Unfortunately, Tosho isn’t covered in any of the Kinbon books series (nothing in the “how to cultivate”, the Craftsmanship book, the “all about Junipers” or in the “learn from working examples” series) so I can’t find up-to-date information on care or techniques in currently published books.

That led me to search online… “トショウの育て方” and/or “杜松の育て方” (How to cultivate Tosho)

On her website, Kimiko Shinto indicates to wire young shoots after cleanup and bud picking from May to September to put them in place as soon as possible. She says that older branches are too stiff/hard to move.

Bonsaimyo doesn’t talk about wiring Tosho, only trimming and bud picking throughout the entire growing season… it’s possibly geared more towards “maintaining an existing tree”.

Q/Tojuen/Kawasaki-Sensei (【杜松】どう育てる?ミニ盆栽を作りながら杜松について教わる【盆栽Q】 - YouTube wiring start at 5:59) indicates to wire young shoots in May to September in order to get radical movement because the branches harden (read become brittle) as they extend. Older branches will require wrapping with raffia

Q/Tojuen/Kanta-San (【杜松】素材から盆栽になるまで【盆栽Q】 - YouTube wiring starts around 7:30) recommends keeping wiring to a minimum by careful selection of branches and shoots. In the video, he’s wiring in late May or early June… so that matches what his teacher indicated above.


I think later this summer would be best. Right now the bark is probably loose on the cambium layer and would definitely tear away if bending is attempted. Also you will need to put it into a greenhouse or other to protect it from winter
If you don’t attempt it this year spring is good.


Additional links :slight_smile:

If you search for “杜松の針金かけ” (wiring a tosho), you’ll find more resources like

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Thank you for your reply but, I need some clarification. When you say, “ I think later this summer would be best”, do you mean right now? We’re starting into the third week of August and there isn’t too much summer left.

You go on to say, “Right now the bark is probably loose on the cambium layer and would definitely tear away if bending is attempted”. I interpret that as essentially saying, “Right now is not the best time”.

Are you saying that bending now would be fine but, I’ll need to greenhouse it this winter until it recovers?

Thanks again for your input, it is greatly appreciated.

Whoa, Michael!

You went above and beyond finding me information! Thank you!!

I tried Google and YouTube but, it never occurred to me to do a search in Japanese! I don’t speak a lick of it but, with all the translation options these days, I am sure I will get something out of these links.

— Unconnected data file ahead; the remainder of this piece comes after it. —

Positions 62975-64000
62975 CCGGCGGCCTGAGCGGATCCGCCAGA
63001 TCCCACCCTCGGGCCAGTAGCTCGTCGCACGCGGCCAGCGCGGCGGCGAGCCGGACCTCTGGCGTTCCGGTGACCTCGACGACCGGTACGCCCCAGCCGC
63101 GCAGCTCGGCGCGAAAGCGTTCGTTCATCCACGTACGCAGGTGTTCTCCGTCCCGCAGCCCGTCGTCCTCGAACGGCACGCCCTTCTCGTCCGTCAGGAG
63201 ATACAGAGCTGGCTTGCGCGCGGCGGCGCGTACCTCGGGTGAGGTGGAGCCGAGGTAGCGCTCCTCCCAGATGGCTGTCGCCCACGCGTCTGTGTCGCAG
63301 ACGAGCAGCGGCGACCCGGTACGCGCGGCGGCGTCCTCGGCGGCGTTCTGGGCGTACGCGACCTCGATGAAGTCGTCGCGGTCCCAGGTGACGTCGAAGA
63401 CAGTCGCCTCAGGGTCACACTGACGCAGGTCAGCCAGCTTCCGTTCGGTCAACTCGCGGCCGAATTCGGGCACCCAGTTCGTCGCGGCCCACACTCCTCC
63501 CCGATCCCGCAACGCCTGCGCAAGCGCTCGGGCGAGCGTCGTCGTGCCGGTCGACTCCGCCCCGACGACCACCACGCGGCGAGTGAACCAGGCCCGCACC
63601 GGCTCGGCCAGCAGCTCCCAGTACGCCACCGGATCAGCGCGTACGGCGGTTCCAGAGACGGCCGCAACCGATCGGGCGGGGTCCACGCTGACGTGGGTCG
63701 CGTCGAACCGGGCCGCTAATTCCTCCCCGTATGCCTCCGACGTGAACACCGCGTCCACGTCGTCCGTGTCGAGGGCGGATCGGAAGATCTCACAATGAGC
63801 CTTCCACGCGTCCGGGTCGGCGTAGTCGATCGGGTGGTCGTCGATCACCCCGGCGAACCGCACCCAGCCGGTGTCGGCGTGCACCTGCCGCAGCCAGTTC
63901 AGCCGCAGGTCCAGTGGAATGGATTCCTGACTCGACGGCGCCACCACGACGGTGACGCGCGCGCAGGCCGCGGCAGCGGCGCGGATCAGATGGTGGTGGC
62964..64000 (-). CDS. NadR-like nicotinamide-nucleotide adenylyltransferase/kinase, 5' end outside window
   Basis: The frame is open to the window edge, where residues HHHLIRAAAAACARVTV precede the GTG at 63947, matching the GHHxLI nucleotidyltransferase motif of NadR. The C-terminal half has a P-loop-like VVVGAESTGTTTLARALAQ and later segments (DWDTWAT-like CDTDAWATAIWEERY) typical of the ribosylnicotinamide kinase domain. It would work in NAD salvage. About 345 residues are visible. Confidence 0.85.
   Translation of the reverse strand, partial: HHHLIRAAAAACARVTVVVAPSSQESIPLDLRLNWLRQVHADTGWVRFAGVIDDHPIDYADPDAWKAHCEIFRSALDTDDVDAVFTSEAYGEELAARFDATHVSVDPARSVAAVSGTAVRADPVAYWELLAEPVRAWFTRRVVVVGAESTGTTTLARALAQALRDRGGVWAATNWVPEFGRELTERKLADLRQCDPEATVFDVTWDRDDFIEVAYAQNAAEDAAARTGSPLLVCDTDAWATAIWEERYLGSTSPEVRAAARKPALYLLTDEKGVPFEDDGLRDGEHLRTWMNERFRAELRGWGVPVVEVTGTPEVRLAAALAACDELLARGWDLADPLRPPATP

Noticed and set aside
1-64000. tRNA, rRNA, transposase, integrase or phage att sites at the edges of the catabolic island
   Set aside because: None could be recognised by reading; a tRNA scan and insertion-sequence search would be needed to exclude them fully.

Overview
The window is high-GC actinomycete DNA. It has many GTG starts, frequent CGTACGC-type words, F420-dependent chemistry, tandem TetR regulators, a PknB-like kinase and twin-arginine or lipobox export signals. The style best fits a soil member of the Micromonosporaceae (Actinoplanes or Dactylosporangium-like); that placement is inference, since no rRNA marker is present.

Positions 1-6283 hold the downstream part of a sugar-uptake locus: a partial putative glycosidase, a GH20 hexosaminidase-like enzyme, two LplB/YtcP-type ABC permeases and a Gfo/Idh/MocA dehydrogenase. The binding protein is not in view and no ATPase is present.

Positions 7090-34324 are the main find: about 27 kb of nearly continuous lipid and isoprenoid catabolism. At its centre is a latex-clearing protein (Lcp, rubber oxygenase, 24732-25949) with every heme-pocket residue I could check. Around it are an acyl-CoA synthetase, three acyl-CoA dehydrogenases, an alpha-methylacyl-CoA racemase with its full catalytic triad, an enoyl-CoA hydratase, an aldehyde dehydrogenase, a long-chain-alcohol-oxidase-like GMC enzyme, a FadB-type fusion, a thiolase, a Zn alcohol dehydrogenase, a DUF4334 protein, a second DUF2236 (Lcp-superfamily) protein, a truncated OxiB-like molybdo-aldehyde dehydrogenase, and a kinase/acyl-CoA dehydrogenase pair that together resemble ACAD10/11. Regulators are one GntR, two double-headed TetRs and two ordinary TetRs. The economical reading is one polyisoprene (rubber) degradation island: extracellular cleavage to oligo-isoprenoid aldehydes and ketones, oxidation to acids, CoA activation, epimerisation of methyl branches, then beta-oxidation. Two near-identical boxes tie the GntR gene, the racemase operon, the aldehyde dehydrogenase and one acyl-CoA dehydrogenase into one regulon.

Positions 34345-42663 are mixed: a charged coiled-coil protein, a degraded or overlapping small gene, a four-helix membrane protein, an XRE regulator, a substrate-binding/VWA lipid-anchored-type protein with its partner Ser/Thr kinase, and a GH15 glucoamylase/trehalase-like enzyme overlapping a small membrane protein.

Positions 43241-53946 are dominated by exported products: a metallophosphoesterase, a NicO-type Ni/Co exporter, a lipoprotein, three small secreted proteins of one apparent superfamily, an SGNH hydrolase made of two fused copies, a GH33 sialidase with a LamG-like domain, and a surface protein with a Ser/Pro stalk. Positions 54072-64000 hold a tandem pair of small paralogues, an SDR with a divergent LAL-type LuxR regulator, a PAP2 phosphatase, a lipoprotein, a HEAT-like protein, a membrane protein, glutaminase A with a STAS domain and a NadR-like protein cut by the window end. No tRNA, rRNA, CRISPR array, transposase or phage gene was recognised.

I’m actually starting to lean on the side of bending during dormancy. This last winter was my first with these trees. We had a couple of decent snow falls. When I checked on the trees, the heavy snow had bent the trees 180° fusing their upper foliage with the frozen ground. At one point, I was convinced I had killed them by leaving them in the elements unprotected. It took longer than I expected but eventually, all twelve trees budded out and looked WAY better than when I had first received them.

So, unless I hear from Ryan Neil himself (which is not gonna happen), or discover some new insights from the links you’ve sent, I’m gonna try to work up the courage (between now and late Feb./early Mar.) to bend at least some of these trees.

Thanks again for all your effort in the search for an answer.

I also somehow forgot about this English-subbed demonstration at the 8th World Bonsai Convention (April 2017):

Wiring/bending starts at around 19:20
Around the 21:30 mark, he repeats that the branches are less flexible than shimpaku and that they become brittle with age. Therefore it’s better to wire them in the younger stage of growth.

Later this summer, last couple weeks of September. Tree will need winter protection.
Also raffia application will have to be on point.
Right now not is not the best, although it is at the tail end of the cambium being loose.
Trees do not know what month it is. It relays on light duration and temperature to trigger its response to the seasons.
You should be able to tell if the bark is loose from the cambium by trying to give it a slight twist with your fingers or the grip of your hand. Sorry hard to explain.

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Size matters… 1, “4”? Young tree, older? A photo would help. Younger trees, a little wire and your good… Not going to hurt a thumb sized trunk.
Like the above advice, Larger trunks… wait till late September or October. Heavy wire spline, raffia… maybe rebar! Maybe a little trunk splitting… ROKUBAN! Bend till it pops!
They arnt called ‘rigida’ for naught!
Plan ahead and have everything ready at hand…
(Ryan did say he was pushing the timing…)
Bonsai On!